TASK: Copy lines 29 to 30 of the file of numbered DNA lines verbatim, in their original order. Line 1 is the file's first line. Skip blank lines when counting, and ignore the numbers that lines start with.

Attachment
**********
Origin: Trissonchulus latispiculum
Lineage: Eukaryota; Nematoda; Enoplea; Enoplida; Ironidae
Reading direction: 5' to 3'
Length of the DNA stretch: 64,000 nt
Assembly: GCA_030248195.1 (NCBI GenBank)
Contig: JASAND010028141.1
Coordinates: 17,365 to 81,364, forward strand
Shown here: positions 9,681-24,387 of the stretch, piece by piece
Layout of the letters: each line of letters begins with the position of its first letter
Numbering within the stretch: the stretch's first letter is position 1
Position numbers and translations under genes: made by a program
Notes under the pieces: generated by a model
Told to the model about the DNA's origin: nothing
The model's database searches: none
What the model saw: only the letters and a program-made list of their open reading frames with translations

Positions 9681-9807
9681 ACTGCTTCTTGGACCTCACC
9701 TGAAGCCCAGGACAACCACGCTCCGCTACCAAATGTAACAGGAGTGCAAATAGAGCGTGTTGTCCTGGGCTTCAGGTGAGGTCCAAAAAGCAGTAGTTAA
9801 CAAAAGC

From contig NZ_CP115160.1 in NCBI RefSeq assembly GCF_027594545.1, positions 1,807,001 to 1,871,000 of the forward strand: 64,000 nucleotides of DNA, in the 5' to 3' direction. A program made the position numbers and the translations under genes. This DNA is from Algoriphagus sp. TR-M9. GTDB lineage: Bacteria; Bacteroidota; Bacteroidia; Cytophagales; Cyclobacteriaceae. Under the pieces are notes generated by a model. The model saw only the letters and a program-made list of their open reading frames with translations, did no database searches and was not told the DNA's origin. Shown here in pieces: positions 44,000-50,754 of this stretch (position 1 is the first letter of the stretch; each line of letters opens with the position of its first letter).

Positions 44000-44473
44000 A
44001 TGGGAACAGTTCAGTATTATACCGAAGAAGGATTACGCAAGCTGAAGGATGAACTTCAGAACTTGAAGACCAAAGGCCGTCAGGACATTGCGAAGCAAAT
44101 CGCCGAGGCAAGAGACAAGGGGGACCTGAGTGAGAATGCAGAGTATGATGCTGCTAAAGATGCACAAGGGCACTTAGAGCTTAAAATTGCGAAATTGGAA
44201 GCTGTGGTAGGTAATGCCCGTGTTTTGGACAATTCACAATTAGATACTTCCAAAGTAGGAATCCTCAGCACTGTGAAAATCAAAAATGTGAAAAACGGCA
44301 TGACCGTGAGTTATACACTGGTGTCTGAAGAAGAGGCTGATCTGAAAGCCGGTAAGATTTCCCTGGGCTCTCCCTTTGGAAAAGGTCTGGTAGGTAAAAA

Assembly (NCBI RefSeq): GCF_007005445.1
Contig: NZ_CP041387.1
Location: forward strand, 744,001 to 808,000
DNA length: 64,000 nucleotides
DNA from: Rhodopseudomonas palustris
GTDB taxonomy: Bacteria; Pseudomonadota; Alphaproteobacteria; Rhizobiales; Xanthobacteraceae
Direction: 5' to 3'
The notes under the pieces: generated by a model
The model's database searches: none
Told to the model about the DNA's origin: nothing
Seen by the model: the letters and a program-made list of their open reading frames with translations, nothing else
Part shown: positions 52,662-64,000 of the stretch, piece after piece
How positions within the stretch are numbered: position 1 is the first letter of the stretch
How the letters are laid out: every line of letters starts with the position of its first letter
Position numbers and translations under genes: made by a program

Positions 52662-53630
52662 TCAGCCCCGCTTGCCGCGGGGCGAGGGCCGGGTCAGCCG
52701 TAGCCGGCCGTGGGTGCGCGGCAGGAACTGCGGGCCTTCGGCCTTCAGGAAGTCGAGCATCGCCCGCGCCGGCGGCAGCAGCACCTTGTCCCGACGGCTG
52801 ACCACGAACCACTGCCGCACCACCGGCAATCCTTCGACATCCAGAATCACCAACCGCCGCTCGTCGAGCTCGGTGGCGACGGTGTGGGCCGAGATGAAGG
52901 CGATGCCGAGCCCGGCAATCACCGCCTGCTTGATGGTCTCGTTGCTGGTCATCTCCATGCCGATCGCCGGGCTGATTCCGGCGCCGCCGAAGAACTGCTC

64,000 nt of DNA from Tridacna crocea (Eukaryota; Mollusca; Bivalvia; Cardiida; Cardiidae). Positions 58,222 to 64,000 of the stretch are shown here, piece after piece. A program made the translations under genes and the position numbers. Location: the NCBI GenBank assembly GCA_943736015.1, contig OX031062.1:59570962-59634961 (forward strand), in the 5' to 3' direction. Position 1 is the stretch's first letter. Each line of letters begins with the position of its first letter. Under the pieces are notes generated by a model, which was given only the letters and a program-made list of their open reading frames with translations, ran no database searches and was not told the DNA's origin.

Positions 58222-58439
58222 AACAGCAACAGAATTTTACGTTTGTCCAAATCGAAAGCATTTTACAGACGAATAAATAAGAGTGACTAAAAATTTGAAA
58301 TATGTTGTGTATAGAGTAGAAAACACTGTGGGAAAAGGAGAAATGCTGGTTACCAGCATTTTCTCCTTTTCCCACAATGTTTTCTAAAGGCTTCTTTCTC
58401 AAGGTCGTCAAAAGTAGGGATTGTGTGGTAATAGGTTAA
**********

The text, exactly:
Location: forward strand, 744,001 to 808,000
DNA length: 64,000 nucleotides